In recent years, veterans have filed over 250,000 lawsuits against 3M alleging that defective earplugs were distributed to U.S. military service members between 2003 and 2015 that failed to safely seal the ear canal against loud impulse sound that left users with permanent hearing damage or tinnitus.
In recent weeks several of these bellwether lawsuits have gone to trial before different juries resulting in mixed verdicts. In one such trial, 3M was successful in securing a defense verdict. At a later trial, a U.S. Army Sergeant left with permanent hearing loss was awarded more than $13 million in damages.
The 3M Combat Arms version 2 earplugs feature a reversible design, which is supposed to block all sound when inserted one way, yet provide selective filtering when reversed to reduce loud impulse sounds while allowing users to hear spoken commands. Lawsuits commonly allege that the earplugs defective design caused them to fall out of the ear, leaving military service members without ear protection.
Given common questions of fact and law raised in the claims, the federal litigation has been centralized before U.S. District Judge Casey Rodgers in the Northern District of Florida, as part of a multi-district litigation (“MDL”), where an administrative docket has been established for plaintiffs to present claims while the parties worked through common discovery that applies to all lawsuits and prepared groups of “bellwether” cases for early trial dates.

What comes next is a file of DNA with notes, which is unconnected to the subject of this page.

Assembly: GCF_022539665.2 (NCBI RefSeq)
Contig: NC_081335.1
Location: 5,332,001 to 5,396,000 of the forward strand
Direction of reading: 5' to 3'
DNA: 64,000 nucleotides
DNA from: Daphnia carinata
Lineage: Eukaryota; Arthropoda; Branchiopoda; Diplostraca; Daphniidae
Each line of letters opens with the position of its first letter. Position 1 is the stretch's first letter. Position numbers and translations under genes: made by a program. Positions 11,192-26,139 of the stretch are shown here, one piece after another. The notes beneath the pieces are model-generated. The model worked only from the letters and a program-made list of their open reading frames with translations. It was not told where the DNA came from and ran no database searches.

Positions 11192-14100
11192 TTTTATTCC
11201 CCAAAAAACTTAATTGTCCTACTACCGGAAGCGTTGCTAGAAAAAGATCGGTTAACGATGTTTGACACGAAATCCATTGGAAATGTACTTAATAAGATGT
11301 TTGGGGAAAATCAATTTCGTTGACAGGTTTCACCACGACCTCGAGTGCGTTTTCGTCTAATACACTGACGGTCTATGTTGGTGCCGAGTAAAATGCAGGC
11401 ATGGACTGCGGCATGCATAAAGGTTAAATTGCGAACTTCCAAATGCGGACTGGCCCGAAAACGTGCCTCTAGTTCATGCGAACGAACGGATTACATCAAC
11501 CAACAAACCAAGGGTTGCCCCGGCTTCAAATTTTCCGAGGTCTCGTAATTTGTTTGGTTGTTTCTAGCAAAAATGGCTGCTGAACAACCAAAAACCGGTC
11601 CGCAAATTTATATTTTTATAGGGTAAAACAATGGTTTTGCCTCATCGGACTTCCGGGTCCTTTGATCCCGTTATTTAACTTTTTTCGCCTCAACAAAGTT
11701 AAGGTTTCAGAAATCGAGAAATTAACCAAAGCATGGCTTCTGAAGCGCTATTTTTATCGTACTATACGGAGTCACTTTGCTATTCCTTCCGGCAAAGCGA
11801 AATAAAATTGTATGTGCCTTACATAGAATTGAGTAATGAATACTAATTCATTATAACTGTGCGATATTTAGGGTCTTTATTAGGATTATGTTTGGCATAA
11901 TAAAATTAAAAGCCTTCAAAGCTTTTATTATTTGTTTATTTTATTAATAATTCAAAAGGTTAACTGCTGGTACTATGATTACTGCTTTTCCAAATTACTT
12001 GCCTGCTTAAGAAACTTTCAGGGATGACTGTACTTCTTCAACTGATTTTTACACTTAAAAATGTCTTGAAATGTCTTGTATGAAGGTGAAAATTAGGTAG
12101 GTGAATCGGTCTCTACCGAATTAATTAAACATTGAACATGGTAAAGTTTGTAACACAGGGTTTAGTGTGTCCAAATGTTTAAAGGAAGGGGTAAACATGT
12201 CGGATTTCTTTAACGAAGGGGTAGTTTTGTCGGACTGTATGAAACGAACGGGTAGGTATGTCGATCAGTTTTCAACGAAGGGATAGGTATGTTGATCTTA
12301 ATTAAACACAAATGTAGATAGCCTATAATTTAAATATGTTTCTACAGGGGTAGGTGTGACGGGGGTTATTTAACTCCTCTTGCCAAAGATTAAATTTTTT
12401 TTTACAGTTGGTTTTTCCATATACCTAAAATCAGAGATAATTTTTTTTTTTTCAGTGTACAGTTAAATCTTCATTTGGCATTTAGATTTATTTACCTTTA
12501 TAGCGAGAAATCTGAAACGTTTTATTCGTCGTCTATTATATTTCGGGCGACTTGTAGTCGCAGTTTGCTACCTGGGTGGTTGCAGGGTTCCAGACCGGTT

The recent $13 million award represents the 7th such bellwether trial this year. So far juries in these cases have awarded for the plaintiff four times while finding for the defendant three times. In each of the four cases that juries ruled in favor of the plaintiff, 3M has indicated it will appeal the verdict. Even if 3M is able to win a majority of the cases, given the magnitude of these bellwether jury awards and the 250,000 cases that remain outstanding, 3M may face several hundred billion dollars in damages.
Judge Rodgers has scheduled simultaneous bellwether trials that are to be handled by different judges. Unless 3M Company establishes that it can consistently win at trial or starts negotiating earplug settlements, the pace of trials is expected to pick up if the court starts remanding individual claims back to U.S. District Courts nationwide and consolidates multiple plaintiffs into the same trial.